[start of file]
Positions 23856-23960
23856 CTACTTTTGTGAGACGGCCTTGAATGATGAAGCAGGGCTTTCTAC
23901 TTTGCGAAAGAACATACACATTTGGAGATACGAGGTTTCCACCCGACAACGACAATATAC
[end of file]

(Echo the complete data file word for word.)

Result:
Positions 23856-23960
23856 CTACTTTTGTGAGACGGCCTTGAATGATGAAGCAGGGCTTTCTAC
23901 TTTGCGAAAGAACATACACATTTGGAGATACGAGGTTTCCACCCGACAACGACAATATAC